After our public transit friend gave up and hailed a cab, we decided to follow suit (giving up, not hailing a cab). That’s where we ran into Brian and Mike, two freight train hoppers who’ve been riding the rail for the last 6 weeks. They started in Massachusetts and are on their way to L.A. As I inquired, they explained that this super budget friendly mode of transportation is illegal, and one must be extra careful not to be caught. To cope with this, the internet has come to the rescue allowing the freight hopping community to share the best places to hop on and off trains while avoiding security.

Brian and Mike, two freight train hoppers

Moments later, our bus passed us by. Too late to catch the next one, we took a stroll down Fremont Street and eventually went back to our hotel for a swim, wrote our first blog post from the road, and settled into bed. All in all, one of my favourite days we spent in Las Vegas. It turns out I enjoy meeting new people, and the conversations more than made up for our troubles with the transit system.

By , June 4, 2011 11:15 pm

Mike and I arrived in Las Vegas today for my good friend’s (Tamara’s) wedding.  Our flight got in at 1:05 pm local time and our plan for the day was to check in to our off-strip hotel and get to REI (which is open until 9:00 pm) to buy our backpacks for our RTW trip.  And we wanted to do this the most economical way possible (i.e. without having to pay for a taxi).

Sounds simple enough, right?

I mean, we figured we are reasonably intelligent individuals, Las Vegas is full of tourists trying to get around the city, and everyone speaks English.  Taking the bus to the hotel and REI would be a piece of cake.

A Las Vegas city bus

… Or not.  Because here I sit, typing out this blog entry on our Kindle (which in and of itself is a great and painful feat), without a shiny new backpack to play with.  We never did make it to REI today.  But man did we ever give it the good old college try.

Here are the lessons I learned about taking public transit today:

1.  If you don’t have exact change, your bus trip just got more expensive.

2.  Don’t just write down the address of your hotel/destination.  Look it up on a map before you venture out.

3.  Better yet, print a google map of your hotel’s location.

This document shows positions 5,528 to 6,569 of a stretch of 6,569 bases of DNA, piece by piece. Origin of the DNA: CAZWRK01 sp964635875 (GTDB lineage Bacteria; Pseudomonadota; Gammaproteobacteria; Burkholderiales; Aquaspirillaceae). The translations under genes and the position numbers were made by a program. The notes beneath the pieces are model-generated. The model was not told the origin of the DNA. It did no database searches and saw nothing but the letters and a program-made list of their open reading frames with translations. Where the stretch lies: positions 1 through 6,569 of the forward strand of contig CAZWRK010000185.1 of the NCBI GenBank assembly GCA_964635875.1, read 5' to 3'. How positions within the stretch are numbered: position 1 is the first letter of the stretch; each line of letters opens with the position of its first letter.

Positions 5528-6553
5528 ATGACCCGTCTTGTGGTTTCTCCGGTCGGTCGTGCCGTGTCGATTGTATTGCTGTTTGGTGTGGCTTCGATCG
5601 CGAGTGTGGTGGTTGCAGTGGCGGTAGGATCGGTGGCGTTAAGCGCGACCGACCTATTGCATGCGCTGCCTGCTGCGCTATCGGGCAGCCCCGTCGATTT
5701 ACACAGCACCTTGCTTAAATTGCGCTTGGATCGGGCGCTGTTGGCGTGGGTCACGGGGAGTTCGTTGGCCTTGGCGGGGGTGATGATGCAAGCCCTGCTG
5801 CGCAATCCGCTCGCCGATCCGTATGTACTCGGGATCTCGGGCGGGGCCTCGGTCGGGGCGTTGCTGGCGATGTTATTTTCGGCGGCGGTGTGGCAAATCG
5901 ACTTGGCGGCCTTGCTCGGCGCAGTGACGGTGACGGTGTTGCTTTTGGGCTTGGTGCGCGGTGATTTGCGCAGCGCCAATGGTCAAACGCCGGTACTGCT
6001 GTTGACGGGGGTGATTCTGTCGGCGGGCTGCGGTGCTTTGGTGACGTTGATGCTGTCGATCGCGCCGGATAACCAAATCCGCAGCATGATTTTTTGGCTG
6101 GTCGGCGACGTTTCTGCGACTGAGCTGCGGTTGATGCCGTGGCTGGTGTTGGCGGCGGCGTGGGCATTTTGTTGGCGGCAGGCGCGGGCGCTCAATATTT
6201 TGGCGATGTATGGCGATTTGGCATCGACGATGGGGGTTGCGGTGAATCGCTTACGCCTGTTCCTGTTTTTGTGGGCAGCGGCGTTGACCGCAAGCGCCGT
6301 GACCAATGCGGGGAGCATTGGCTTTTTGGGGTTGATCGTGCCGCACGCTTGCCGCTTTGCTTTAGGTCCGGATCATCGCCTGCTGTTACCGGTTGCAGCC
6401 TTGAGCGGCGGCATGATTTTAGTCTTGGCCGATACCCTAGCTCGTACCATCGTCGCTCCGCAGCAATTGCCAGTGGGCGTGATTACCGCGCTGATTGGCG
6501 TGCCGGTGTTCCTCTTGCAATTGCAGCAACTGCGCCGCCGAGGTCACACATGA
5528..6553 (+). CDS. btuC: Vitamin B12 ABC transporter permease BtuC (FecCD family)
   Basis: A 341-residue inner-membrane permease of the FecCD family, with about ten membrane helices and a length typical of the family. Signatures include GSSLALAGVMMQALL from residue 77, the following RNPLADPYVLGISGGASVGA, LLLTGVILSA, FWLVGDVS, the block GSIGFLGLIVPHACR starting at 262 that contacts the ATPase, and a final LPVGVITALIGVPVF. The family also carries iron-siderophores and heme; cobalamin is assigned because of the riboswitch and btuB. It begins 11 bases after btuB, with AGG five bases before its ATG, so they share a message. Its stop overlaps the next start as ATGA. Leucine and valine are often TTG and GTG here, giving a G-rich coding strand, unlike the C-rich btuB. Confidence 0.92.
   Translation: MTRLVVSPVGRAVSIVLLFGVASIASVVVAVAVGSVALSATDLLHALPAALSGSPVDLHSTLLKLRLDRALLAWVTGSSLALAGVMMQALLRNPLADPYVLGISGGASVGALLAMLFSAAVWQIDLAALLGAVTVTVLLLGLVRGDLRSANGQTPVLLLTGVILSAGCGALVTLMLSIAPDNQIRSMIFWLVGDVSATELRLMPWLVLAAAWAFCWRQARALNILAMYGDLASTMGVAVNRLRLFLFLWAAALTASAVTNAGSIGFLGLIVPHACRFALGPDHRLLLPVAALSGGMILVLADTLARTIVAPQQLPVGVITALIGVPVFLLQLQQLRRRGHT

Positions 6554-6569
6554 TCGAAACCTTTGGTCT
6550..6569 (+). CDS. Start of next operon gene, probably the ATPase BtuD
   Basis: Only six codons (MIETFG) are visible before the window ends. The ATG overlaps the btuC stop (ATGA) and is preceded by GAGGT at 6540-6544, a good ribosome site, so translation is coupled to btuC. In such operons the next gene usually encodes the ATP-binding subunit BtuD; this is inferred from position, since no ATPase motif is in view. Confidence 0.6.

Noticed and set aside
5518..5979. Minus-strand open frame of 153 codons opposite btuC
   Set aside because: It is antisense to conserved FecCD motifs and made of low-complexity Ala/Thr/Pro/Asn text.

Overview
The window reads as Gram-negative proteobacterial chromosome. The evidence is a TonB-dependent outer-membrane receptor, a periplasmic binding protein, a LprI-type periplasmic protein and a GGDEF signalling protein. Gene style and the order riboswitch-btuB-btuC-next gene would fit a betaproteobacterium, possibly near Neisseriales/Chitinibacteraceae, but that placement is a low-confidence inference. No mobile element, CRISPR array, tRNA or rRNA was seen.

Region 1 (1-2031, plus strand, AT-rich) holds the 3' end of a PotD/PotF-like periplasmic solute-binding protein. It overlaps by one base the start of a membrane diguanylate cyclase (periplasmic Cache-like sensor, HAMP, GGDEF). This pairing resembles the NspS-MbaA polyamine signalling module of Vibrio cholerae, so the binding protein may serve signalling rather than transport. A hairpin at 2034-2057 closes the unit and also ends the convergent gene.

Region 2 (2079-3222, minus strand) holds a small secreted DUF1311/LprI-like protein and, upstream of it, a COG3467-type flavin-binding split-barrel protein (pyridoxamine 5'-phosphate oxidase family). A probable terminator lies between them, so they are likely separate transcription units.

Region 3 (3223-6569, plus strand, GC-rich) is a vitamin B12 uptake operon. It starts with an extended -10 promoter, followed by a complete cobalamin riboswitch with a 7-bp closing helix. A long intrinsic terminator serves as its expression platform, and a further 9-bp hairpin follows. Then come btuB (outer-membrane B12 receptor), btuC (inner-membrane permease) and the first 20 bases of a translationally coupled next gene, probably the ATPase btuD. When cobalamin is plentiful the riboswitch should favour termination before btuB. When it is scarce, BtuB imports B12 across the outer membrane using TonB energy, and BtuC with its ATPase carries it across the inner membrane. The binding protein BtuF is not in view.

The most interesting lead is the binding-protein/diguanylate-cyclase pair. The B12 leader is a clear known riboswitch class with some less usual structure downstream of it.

4.  Don’t just write down Google Map’s bus directions and try to follow them without knowing the name of the stops.

5.  Don’t assume that you can successfully make several bus transfers without a TRANSIT map of any kind.

6.  Don’t assume that you can successfully make several bus transfers without even having a CITY map of any kind.

7.  Even if a bus is an hour and a half late, don’t give up on it arriving.  If you do, and you start walking away, you will turn to see it drive by you five minutes later.

8.  If the name/route number on the bus that pulls up is not the one you are looking for, don’t get on it – no matter how tired you are of waiting for the one you want.

9.  If you’re at a transit station that all the major bus routes go through and the bus you’re waiting for does not show up, find an alternate route while you still can.  Don’t hop on a random bus that also stops at the bay you’re waiting at and assume it will take you somewhere useful.

10.  Know where your stops are.  Otherwise, the trip will be much longer and more scenic than you ever imagined.

11.  Even if a bus appears to loop around on its route, don’t assume you can just stay on it until you get back to the stop you missed.  You probably need to switch buses.

12.  No matter what happens, take advantage of every opportunity to see new things, meet new people, and strike up a conversation with someone around you.  The other stuff can wait.

Now hopefully these lessons have stuck.  Because tomorrow morning, we’re going to try it all over again!

Have you had any misadventures with public transit during any of your travels (or in your hometown, for that matter)?